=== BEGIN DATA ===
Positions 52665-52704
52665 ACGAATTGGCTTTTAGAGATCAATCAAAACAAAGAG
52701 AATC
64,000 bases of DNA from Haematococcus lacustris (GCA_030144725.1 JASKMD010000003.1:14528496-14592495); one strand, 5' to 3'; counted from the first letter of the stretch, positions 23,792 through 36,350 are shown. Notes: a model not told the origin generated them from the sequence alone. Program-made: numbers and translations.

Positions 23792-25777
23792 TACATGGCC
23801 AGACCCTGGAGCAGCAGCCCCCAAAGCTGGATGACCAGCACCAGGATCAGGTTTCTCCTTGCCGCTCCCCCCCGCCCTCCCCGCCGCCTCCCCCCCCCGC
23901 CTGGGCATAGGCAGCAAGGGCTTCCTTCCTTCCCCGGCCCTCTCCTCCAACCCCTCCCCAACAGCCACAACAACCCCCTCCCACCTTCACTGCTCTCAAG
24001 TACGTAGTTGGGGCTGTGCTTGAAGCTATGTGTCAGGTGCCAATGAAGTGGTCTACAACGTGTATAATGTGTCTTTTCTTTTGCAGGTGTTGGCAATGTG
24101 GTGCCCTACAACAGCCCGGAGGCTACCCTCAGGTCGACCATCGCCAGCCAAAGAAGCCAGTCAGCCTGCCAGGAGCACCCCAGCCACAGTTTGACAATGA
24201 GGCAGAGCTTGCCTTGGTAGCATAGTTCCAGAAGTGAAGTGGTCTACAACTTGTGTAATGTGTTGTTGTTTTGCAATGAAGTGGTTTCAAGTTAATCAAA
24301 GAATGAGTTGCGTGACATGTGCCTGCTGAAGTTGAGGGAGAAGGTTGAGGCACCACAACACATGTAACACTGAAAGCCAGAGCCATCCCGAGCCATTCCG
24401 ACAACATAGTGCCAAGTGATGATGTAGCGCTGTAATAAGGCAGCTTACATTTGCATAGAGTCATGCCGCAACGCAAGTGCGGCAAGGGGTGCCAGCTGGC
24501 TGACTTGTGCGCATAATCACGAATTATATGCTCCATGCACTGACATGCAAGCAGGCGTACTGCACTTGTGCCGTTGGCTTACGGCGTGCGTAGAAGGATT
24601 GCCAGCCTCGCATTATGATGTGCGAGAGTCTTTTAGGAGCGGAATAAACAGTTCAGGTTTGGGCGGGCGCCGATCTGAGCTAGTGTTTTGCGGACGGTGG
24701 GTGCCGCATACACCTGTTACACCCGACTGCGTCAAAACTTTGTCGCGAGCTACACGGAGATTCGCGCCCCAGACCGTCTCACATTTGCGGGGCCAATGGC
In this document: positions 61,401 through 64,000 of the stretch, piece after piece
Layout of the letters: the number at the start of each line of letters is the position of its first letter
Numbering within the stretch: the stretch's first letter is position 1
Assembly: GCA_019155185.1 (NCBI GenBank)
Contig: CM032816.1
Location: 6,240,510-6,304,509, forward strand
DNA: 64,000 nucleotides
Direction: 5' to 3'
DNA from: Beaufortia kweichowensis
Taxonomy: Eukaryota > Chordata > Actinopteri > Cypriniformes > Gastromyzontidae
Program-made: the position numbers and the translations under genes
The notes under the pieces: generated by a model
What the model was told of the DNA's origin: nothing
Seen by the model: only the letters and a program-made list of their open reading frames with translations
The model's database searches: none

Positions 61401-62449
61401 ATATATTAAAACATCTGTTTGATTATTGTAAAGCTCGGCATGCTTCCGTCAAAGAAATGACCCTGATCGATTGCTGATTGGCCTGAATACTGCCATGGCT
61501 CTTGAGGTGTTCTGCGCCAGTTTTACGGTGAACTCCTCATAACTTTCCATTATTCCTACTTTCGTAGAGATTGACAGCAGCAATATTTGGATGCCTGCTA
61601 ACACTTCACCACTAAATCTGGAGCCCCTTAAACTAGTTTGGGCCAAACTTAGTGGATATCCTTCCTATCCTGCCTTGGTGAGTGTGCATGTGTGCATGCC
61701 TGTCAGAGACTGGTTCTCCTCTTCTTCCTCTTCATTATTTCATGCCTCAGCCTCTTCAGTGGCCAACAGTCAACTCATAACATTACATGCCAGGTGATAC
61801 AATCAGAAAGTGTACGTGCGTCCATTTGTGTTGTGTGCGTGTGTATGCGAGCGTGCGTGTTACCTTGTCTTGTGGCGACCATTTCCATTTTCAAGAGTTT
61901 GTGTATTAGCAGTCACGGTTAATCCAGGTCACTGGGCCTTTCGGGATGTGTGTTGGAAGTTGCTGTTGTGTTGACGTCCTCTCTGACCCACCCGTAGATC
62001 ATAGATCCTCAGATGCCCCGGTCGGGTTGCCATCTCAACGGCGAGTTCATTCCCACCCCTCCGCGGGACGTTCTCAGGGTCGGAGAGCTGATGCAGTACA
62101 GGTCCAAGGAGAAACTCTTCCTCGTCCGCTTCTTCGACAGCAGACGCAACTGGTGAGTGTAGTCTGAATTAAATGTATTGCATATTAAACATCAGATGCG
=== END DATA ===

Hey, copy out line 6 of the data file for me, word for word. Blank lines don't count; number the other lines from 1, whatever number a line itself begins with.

23792 TACATGGCC